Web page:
Frequently Asked Questions

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Scoliosis typically does not cause back pain, although if the patient has a larger curve, that may occasionally cause discomfort.

A truly structural curve will not improve on its own. If the child’s spine is still growing, it is more likely that the curve will worsen.
Yes, approximately 30% of adolescent idiopathic scoliosis (AIS) patients have a family history of scoliosis.
Heavy backpacks do not cause scoliosis or make a curve worse. Heavy backpacks can be related to back pain. It is advisable for children to carry less than 10% of their body weight in the backpacks with the straps over both shoulders.
Because scoliosis tends to run in families, it is a good idea to have siblings checked if any aligning changes are present, especially during their growth spurts (10 to 15 years old). Early detection is extremely important and parents can help. Look at your child’s back with a bathing suit on, if you see one shoulder appearing higher than the other, or one side of the ribcage sticking out more than the other side, call your pediatrician to be evaluated.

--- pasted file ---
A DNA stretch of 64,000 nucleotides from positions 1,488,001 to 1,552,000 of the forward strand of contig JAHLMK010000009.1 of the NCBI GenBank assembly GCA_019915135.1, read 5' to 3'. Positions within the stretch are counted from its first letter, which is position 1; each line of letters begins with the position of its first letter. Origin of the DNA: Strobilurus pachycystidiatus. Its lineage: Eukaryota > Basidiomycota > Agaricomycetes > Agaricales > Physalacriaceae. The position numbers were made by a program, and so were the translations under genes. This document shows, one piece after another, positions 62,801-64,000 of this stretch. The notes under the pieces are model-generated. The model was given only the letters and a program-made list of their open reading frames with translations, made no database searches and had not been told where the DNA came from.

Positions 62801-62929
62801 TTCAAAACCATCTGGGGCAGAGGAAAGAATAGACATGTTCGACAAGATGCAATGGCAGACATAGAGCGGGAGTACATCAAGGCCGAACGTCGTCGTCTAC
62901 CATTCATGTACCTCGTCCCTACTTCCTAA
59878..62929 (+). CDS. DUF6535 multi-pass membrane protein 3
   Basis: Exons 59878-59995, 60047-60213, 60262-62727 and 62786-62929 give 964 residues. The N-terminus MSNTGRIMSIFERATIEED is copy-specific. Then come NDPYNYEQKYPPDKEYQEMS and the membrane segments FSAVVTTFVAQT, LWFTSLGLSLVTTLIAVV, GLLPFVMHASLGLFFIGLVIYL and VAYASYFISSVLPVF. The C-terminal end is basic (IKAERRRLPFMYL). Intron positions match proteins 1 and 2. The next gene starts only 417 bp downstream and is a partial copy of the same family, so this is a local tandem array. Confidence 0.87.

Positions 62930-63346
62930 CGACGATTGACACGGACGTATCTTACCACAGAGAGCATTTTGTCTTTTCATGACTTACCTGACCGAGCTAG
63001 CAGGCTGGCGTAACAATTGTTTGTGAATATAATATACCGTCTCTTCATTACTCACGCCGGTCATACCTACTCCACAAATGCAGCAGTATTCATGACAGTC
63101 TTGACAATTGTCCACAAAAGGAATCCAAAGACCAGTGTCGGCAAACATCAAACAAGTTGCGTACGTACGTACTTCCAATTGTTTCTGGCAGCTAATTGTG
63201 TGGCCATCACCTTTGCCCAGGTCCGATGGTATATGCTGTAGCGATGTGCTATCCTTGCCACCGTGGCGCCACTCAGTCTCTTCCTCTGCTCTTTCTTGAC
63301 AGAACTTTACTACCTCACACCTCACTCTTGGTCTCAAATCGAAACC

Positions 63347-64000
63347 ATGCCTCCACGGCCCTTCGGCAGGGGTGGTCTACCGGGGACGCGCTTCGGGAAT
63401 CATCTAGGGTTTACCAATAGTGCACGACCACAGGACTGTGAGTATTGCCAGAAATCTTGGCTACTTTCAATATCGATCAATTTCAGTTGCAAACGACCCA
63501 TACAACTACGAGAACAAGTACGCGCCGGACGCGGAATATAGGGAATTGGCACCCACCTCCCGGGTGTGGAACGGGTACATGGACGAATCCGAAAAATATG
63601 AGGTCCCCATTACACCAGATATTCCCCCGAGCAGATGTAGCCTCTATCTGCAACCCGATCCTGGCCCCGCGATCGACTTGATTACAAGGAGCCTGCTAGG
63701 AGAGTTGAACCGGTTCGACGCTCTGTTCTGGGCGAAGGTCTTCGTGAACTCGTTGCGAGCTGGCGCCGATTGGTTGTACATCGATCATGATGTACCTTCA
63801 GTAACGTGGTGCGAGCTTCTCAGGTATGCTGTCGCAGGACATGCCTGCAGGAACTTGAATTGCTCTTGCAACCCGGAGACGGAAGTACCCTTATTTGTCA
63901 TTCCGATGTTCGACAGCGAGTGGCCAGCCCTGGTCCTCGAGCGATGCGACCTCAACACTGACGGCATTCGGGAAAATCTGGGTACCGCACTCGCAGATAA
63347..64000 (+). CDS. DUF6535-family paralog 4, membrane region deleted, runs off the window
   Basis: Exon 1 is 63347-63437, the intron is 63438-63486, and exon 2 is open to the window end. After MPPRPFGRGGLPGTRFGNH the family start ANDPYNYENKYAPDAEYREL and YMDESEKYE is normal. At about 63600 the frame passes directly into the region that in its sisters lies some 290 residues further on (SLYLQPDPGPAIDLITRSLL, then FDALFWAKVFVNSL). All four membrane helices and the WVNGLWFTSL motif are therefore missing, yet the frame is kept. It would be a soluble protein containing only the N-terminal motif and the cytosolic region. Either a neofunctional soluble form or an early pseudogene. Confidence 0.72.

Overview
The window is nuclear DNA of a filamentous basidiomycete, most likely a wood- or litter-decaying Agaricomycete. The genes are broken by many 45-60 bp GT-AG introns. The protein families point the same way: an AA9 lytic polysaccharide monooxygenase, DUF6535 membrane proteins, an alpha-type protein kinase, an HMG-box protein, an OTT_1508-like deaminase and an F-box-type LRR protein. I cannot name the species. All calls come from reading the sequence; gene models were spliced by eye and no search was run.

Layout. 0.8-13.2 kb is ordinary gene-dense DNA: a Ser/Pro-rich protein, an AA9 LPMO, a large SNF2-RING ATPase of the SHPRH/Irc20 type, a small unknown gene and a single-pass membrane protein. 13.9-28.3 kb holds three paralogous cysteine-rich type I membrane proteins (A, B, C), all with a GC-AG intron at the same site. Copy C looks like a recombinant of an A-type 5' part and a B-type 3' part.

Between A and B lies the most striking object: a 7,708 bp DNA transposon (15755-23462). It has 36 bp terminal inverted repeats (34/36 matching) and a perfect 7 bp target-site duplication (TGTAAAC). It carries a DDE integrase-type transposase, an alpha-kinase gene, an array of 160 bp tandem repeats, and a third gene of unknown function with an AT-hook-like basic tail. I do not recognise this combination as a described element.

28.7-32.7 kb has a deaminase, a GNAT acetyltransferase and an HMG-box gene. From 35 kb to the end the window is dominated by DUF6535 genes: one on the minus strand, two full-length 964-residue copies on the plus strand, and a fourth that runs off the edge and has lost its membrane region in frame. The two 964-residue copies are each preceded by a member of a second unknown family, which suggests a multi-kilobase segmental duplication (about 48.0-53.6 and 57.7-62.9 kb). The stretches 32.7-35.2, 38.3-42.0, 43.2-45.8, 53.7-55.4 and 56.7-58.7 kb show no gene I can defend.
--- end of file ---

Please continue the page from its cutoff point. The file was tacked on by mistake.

Being diagnosed at a young age translates into a higher chance of scoliotic curve progression during growth spurts. The location of the curve also plays a role in the chance of scoliotic progression.
Generally, scoliosis affects almost three times as many women as men.
  • One shoulder may be higher than the other.
  • One shoulder blade may be higher or more prominent than the other.
  • With the arms hanging loosely at the side, there may be more space between the arm and the body on one side.
  • One hip may appear to be higher or more prominent than the other.
  • The head may not be exactly centered over the pelvis.